Many thanks to Penguin Random House for the early review copy.

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In a Dark, Dark Wood by Ruth Ware

First of all; one of the reasons I wanted to read this book was the clever title. We’ve all heard the old rhyme “In a dark, dark wood, there was a dark, dark house, and in that dark, dark house, etc.” The title alone sets up a creepy atmosphere. At the beginning of the book, we meet the main character, Leonora, a mostly reclusive crime fiction writer who normally only leaves her flat to go for a daily run. Out of the blue, Nora, receives an email from a girl she has never met named Flo inviting her to a hen do (bachelorette party for those not familiar with British terms) for Clare Cavendish. Nora hasn’t seen or heard from Clare for 10 years (since high school), and is hesitant to attend the hen. Nora and Clare’s mutual friend Nina makes a pact with Nora that they will both go together and leave early if they do not want to stay. There are clues that something major happened which caused Nora (who was actually known as Lee 10 years prior) and Clare to stop speaking and not speak to each other for the past 10 years. When Nora and Nina arrive at the hen to spend the weekend with Clare and three other complete strangers (Clare’s friends), strange things begin to happen. Mix in alcohol and secrets from Clare and Nora’s past, and the plot thickens and twists even more. This book is written so that the pace is quick, switching back and forth between present date with Nora in the hospital suffering from amnesia after a car accident, and the past weekend of the hen do. The setting of the hen adds to the suspenseful nature of the book. The party takes place in what is known as the Glass House. It’s a newly built, modernly furnished home which has glass walls all the way around so that it seems like its occupants are on display for those on the outside. But, the Glass House is in the middle of a heavily wooded, secluded area and there really shouldn’t be any people on the outside in, as it is bitter cold and snowing. So why are there footprints to the garage? I would put this book in a category with other titles such as Gone Girl, The Girl on the Train, and Luckiest Girl Alive. Readers are in for a few surprises as Nora starts to remember the details of the final day at the Glass House which caused her to be in the hospital under watch by the police. Also, the ending stopped abruptly, and not the way I thought it would. I would recommend this book for any fans of suspense and thrillers; it’s a great read.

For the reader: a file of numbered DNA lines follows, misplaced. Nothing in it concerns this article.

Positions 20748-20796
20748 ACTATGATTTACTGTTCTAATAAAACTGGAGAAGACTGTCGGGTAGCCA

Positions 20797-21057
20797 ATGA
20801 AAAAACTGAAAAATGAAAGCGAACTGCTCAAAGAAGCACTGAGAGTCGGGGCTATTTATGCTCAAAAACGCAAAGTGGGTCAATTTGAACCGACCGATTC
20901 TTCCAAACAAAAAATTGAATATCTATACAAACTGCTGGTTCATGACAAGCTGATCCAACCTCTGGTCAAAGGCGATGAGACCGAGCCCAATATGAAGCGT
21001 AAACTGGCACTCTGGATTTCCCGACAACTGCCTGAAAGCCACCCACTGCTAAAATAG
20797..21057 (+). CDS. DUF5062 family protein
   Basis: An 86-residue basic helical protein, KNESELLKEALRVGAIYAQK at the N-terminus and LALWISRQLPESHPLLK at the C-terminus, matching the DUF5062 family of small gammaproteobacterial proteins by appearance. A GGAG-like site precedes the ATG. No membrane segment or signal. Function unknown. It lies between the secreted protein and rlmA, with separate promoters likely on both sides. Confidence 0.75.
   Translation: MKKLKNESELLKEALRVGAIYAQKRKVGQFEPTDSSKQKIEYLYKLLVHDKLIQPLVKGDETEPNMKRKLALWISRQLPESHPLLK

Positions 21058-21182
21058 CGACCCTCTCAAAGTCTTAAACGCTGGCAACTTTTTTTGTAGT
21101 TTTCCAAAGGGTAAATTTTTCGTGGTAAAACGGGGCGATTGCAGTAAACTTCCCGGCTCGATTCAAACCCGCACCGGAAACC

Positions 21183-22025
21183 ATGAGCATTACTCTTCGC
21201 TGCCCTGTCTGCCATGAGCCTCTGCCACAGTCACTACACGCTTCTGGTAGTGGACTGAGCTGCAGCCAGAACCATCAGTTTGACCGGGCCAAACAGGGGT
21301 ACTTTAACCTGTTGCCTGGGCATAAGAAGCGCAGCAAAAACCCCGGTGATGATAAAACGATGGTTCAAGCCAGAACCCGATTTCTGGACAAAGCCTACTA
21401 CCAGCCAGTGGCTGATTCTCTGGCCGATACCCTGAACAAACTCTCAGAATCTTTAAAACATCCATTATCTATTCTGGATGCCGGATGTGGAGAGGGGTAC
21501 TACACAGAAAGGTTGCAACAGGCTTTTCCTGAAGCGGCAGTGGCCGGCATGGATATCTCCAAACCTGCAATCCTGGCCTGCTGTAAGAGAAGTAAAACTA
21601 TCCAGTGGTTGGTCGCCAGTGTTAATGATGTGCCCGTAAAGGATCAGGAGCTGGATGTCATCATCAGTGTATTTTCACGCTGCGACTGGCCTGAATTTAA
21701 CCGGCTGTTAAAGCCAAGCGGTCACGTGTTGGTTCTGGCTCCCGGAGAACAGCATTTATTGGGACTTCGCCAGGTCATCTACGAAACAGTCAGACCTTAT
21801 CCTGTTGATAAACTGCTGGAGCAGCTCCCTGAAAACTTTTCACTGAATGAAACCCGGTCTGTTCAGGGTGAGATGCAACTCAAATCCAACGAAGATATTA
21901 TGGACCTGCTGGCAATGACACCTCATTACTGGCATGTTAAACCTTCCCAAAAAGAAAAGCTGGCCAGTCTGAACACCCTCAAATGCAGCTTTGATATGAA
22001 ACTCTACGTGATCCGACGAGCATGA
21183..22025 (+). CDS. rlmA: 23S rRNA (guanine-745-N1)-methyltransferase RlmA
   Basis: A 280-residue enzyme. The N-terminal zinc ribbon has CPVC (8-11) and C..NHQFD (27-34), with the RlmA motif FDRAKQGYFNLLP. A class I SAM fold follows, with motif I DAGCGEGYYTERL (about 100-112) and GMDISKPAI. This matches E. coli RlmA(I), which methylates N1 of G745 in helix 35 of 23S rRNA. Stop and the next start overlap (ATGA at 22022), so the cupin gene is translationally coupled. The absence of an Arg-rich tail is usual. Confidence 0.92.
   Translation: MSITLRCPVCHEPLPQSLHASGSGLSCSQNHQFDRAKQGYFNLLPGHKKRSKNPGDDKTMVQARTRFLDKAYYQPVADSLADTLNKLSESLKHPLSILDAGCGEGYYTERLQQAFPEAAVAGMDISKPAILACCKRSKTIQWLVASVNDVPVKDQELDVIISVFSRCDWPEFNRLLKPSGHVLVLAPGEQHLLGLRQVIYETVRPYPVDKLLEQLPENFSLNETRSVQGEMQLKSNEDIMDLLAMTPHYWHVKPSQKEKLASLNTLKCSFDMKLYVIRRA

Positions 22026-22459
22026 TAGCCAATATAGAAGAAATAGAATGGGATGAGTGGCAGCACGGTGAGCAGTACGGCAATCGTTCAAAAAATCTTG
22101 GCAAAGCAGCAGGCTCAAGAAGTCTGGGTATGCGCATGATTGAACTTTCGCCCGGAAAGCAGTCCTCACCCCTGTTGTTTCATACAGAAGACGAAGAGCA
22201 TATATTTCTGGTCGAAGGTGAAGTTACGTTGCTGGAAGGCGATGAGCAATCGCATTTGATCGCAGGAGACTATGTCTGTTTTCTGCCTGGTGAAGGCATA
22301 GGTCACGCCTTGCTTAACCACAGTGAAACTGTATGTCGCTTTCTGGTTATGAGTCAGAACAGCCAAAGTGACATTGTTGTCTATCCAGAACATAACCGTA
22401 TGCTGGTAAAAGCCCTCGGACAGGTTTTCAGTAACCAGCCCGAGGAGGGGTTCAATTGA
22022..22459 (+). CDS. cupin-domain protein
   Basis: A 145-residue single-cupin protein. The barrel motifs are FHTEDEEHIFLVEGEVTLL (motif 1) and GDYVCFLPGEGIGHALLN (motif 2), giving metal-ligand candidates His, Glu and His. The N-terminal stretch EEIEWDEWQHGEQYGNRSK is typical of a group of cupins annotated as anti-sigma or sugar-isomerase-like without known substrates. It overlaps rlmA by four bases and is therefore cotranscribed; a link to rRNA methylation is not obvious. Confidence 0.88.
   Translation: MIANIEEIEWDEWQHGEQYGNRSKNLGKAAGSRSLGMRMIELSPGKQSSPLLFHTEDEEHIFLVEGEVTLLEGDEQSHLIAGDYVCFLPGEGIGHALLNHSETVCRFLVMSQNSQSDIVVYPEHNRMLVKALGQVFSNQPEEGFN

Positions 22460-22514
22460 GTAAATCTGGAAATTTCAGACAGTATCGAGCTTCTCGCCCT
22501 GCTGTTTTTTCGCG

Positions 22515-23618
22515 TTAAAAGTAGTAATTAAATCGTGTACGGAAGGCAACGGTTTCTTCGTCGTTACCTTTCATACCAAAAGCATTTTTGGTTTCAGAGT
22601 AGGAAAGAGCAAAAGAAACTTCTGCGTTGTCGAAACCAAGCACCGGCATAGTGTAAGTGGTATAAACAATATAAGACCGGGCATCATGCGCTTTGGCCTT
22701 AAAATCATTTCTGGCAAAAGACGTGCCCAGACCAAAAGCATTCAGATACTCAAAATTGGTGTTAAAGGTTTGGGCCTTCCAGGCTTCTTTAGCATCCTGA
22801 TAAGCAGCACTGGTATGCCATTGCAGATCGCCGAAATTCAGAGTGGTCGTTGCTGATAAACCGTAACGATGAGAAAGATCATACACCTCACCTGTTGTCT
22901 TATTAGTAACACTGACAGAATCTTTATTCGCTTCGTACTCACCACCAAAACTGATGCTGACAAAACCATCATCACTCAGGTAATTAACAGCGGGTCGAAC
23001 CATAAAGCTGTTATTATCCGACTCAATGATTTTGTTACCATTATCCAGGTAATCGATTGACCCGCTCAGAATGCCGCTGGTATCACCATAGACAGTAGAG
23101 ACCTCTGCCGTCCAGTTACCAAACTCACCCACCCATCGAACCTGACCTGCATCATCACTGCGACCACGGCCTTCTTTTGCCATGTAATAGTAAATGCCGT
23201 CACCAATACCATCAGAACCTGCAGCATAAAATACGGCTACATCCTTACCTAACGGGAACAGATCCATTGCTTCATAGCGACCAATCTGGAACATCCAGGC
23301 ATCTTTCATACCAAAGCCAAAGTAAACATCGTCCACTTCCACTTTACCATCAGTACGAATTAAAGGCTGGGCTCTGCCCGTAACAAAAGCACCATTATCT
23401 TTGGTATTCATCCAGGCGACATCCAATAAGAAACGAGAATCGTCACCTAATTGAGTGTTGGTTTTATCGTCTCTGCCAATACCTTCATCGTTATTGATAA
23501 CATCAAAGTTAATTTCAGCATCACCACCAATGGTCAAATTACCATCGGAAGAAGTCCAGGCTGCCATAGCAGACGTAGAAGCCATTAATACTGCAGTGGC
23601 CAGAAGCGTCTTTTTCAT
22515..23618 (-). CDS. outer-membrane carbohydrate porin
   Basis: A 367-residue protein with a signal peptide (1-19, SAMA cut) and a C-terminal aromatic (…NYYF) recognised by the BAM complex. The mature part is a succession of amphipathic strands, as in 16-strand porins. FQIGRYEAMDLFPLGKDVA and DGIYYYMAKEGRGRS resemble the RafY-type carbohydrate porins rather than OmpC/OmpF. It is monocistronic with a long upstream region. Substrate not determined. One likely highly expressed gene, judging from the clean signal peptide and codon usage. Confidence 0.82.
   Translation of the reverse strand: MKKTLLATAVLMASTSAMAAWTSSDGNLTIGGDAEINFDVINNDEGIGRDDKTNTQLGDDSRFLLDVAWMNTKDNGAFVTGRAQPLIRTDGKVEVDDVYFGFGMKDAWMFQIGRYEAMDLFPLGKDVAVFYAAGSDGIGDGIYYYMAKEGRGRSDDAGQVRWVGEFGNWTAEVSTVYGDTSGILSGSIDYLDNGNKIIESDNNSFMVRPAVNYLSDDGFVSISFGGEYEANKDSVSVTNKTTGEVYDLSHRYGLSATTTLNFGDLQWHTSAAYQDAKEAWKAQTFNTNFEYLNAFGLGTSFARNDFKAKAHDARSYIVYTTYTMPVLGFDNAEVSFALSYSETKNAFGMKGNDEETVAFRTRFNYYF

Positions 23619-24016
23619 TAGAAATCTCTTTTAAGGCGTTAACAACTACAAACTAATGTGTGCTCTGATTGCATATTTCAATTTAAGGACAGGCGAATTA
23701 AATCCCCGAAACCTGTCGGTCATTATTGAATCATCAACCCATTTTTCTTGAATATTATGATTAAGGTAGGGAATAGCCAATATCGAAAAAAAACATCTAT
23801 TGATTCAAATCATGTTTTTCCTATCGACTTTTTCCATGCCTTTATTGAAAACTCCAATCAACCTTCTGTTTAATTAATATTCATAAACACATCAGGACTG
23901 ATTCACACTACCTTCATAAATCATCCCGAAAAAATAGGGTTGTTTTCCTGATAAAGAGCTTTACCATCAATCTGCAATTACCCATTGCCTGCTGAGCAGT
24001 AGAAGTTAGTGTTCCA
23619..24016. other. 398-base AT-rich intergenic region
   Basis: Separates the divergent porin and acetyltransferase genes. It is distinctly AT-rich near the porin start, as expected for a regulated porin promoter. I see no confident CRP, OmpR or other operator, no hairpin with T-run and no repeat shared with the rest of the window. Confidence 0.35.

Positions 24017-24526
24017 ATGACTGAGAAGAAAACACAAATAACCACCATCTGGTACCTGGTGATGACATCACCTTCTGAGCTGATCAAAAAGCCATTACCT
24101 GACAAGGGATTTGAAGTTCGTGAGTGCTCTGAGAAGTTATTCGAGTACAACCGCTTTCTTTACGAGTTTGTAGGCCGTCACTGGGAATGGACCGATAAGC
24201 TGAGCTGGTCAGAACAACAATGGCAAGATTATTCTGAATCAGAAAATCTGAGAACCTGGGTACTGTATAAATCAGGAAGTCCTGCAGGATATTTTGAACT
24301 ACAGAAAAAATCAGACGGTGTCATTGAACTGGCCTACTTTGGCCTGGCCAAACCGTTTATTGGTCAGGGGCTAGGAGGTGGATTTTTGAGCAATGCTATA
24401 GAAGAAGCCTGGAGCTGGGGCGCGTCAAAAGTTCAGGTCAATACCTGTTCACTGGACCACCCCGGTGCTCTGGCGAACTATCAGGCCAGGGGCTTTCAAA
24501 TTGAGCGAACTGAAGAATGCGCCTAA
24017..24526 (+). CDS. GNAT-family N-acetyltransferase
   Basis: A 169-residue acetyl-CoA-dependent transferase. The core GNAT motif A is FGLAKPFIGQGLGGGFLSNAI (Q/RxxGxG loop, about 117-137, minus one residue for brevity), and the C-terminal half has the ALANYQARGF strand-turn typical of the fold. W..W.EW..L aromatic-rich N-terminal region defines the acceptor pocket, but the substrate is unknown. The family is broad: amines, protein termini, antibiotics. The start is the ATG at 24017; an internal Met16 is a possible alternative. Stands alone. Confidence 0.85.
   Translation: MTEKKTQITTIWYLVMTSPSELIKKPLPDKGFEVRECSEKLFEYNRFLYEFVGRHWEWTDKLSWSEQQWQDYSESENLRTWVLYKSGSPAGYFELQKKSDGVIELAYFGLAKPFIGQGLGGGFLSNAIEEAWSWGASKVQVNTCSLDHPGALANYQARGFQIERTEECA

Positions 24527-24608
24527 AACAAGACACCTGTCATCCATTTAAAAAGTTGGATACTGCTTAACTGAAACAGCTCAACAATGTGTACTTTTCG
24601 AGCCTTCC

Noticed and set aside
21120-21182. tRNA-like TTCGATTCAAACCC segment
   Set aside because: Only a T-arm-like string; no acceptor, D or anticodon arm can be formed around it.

We Were Liars by E. Lockhart

wewereliarsI’ve heard a lot about this popular YA book and I’ve been meaning to read it for some time. This past week, one of my students checked it out from the public library and put it on my desk with a demand to “read it!” So, I did. And, I am pleased. It was a beautifully written story spanning 3 (what should have been) idyllic summers with the Sinclair family, as they spent time on their own private island, wanting of nothing. However, money doesn’t buy happiness, as they say. The book is surrounded by mystery as the reader follows the main character, Cadence or Cady, as she tries to remember what happened during the summer she was 15 that caused her to have such terrible migraine headaches. She remembers small details, but can’t quite put together the whole story, and no one will answer her questions or tell her what happened, because they don’t want to upset her. By the end the book, I was glad to finally figure out what happened, but it was definitely not what I expected. It’s a quick read, and I would recommend it to my HS kids. I’ve ordered a copy for our school library.